BUYING THE ELECTION; THE RESULTS MAY BE IN, BUT COLLECTORS KEEP COUNTING

Election Day 2000 became Election Month 2000. Despite the political drama, American did not panic, riot or burn figures in effigy.

No, it was business as usual, which meant Americans did what Americans do best: capitalize, merchandise and advertise. While history was in the making, the opportunists were making a killing. The Internet especially allowed small businessfolks to move nimbly, and while indecision may have affected timid stock markets, the delay accelerated sales of political bumper stickers, T-shirts and gag gifts (chad-inspired, of course). Sales were boosted further when consumers put their partisan differences aside and hedged their bets by buying from both sides.

Of course, not every sale has been a success. Stephen Thomas was one of the early sales pioneers to hawk an election T-shirt on eBay (depicting a butterfly ballot vote for Pat Buchanan and the words, “Don’t blame me, I voted for Gore”). “One would think people would have noticed that I only sold three my first week,” writes Thomas in an e-mail. The following week, about 30 T-shirt designs followed suit, some oddly similar to his own.

Still, even as Al Gore was making his concession speech, merchandisers were opening up the concession stand for Election 2004 goodies. So, while the results may be in, the cash counting continues as political mementos become collectibles. We found several of them for you, and they’re included below.

For consumers intent on owning a scrap of history, just remember: Every vote may or may not count, but every dollar does.

From chads to riches

* Chad jewelry. For the well-dressed politico, the online fine jewelry company Enjewel (www.enjewel.com, 866-365-3935)has pregnant chad cufflinks ($100), dimpled chad earrings ($100) or a lovely butterfly ballot necklace with a hanging chad ($125), all in silver. Florida residents get a break: a special 15 percent discount “if they can fill out the order form correctly!” The Web site hit the motherlode, considering it just launched in October. Its exclusively designed pieces have been up for barely two weeks, and Enjewel has been besieged with orders from every state. As for which is selling the best, “believe it or not,” chief executive officer Sheldon Ginsberg avows, “It’s a dead heat.”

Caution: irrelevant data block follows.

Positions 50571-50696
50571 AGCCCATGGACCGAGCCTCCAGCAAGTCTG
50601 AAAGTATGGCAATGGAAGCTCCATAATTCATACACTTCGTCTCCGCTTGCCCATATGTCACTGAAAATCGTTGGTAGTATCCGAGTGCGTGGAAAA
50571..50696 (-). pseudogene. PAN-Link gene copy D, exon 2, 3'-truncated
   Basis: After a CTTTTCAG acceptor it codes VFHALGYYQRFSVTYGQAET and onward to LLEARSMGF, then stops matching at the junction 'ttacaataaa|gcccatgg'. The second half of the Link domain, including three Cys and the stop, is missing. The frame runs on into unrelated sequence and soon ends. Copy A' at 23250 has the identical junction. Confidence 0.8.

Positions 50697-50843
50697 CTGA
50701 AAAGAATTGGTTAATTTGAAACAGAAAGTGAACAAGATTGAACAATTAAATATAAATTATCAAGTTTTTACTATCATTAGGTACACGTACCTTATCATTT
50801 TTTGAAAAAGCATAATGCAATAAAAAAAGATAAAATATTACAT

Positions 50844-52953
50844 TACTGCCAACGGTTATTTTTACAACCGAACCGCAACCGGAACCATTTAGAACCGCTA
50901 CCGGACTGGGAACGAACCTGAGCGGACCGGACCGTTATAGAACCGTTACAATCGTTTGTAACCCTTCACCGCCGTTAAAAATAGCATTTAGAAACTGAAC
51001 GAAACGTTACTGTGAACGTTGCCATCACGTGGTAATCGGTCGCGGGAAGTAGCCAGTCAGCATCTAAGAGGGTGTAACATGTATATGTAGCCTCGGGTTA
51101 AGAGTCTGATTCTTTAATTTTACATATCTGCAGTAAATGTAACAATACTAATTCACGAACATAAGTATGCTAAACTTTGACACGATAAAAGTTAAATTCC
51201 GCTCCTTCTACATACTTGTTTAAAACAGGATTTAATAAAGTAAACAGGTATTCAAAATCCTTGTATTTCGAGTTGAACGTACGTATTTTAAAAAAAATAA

Paper chase

* Ballot cards. You can buy a set of 10 actual Florida ballots (unused) for $9.95 from www.netchad.com. The site www.votechad2000 does one better with a set stamped “Merry Christmas And a Happy New President.” Procrastinators can use the excuse that the Supreme Court held up their holiday cards.

* Chad confetti. At www.votechad2000.com, its faux chad confetti actually comes from the little holes punched out of binder paper, but demand has still been high. Why? “It’s a pet rock kind of a thing,” says Terry Hinckle, a self-described “old ad guy.” Over at www.netchad.com, they’ll sell you Authentic Ballot Chad, but it’s a do-it-yourself deal: You have to punch out the little buggers from Florida ballot cards. Sorry, these chads haven’t been certified by the secretary of state or even the janitor.

* Adopt A Chad. Those with big hearts and a little shelf space can adopt a chad at www.netchad.com. The kit comes with a certificate of adoption, “sanitary” carrying case and one pregnant chad. Nonparty-affiliated chads are $3.95, while Democrats and Republicans have to pay $1 more.

Button down

* Buttons. It seems like everyone is offering the ubiquitous political button, including the “proud master vendor for the 2000 Republican convention” (www.gopshoppe.com), PoliticalGifts.com (www.democraticgifts.com) and www.politicalshop.com. The assortment in the last includes “Chad Happens” and victory button packs for Bush/Cheney or Gore/Lieberman. Those who like to vote twice can get the 10-button set for $35 (sorry, no Pat Buchanans). “West Wing” fans can indulge their political dreams with a “Bartlet 2000” pin featuring a presidential Martin Sheen. The site’s “CEO and janitor” Sharon Clemons, who believes the elections spurred an interest that will push sales for a while, says the best seller before the election was “The Kiss,” depicting the lip-smacking vice president and wife. The best seller now: “re-TALLY-ation 2002-2004: Dems Take All!!” ($5 each or 10 for $30).